Medicine (St Vincent's) - Theses

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    Substituting beta cell function in type 1 diabetes
    McAuley, Sybil Anne ( 2017)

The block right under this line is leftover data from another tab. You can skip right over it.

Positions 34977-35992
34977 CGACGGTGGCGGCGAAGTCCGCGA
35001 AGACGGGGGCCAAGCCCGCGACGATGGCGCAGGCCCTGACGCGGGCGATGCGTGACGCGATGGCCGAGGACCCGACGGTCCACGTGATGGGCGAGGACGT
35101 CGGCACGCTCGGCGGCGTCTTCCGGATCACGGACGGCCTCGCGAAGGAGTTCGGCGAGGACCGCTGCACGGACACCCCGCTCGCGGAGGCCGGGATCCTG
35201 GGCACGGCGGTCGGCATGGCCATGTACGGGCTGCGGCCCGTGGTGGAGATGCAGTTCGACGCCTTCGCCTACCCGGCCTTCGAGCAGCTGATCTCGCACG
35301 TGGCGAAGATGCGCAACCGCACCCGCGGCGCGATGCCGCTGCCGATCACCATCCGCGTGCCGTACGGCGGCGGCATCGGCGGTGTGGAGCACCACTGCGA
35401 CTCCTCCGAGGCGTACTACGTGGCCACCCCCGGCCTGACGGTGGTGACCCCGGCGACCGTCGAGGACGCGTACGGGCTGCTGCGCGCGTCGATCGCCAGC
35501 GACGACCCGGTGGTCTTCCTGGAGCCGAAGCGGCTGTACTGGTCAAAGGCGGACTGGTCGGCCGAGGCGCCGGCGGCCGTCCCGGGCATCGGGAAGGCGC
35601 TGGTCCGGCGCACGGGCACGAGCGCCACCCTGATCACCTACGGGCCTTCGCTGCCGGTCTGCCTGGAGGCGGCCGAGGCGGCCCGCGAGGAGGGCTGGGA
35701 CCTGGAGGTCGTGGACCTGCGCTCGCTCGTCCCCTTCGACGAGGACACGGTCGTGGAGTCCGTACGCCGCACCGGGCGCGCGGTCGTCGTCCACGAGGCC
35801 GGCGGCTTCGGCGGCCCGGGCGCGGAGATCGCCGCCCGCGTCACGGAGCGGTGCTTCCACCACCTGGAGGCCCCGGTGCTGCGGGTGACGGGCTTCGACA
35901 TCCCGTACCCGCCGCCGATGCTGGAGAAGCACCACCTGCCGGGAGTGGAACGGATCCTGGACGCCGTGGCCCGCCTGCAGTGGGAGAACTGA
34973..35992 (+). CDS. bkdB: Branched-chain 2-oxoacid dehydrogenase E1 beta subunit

Matching exogenous insulin dosing to the varying metabolic requirements of people with type 1 diabetes is crucial for optimising health and minimising the burden of diabetes self-care. Advances in insulin formulations, insulin delivery systems and glucose monitoring technology have resulted in improvements in glucose control and in increased automation of therapy. However, subcutaneous insulin administration is significantly limited by its non-physiological delivery. Continuous subcutaneous delivery of rapid-acting insulin analogues via pump is well established in clinical care. Despite this, pharmacokinetic and pharmacodynamic responses to small insulin pump basal rate changes—typical of those implemented in clinical practice—have not previously been established. There is additional complexity associated with exercise due to changes in insulin sensitivity, absorption and action. While blood glucose meters represent a proven technology for point glucose measurement, their use is painful, requires user initiation and does not provide predictive information. These shortcomings are in part addressed by continuous glucose monitoring technology; however, the performance of the present generation of glucose sensors has substantial limitations. Hence, maintenance of glucose homeostasis in type 1 diabetes remains a therapeutic challenge. This research investigated the utility of effectively employing insulin pump and glucose sensor technology to optimise metabolic control and improve diabetes outcomes for adults with type 1 diabetes. This thesis shows that after small insulin pump basal rate changes, there are substantial delays until changes in circulating insulin levels occur. Moreover, for small rate changes of equal magnitude, it takes longer to achieve change in circulating insulin after a rate reduction than after an increase. Adjustment of basal insulin delivery to minimise hypoglycaemia with exercise was investigated. Findings demonstrated that very large reductions in basal insulin delivery are required to achieve a timely decrease in circulating insulin for aerobic exercise; when pre-exercise glucose levels are low-normal, supplemental carbohydrate ingestion may also be necessary to avoid hypoglycaemia. In a cross-sectional study, insulin pump users were observed to have more favourable vascular health profiles than those treated with insulin injections; these differences are possibly explained by multiple factors independent of the insulin delivery modality. To improve glucose sensor performance, a novel sensor combining two distinct sensing methodologies was developed and investigated. Feasibility of the novel sensor was confirmed, and its accuracy compared favourably with glucose sensors available at the time the research was undertaken. This thesis expands the current understanding of insulin delivery via pump and glucose sensing technology for people with type 1 diabetes. Until type 1 diabetes prevention and cure are achieved, the optimisation of insulin dose adjustment in parallel with the further development of glucose sensing technology is still required to mimic healthy pancreatic beta cell function.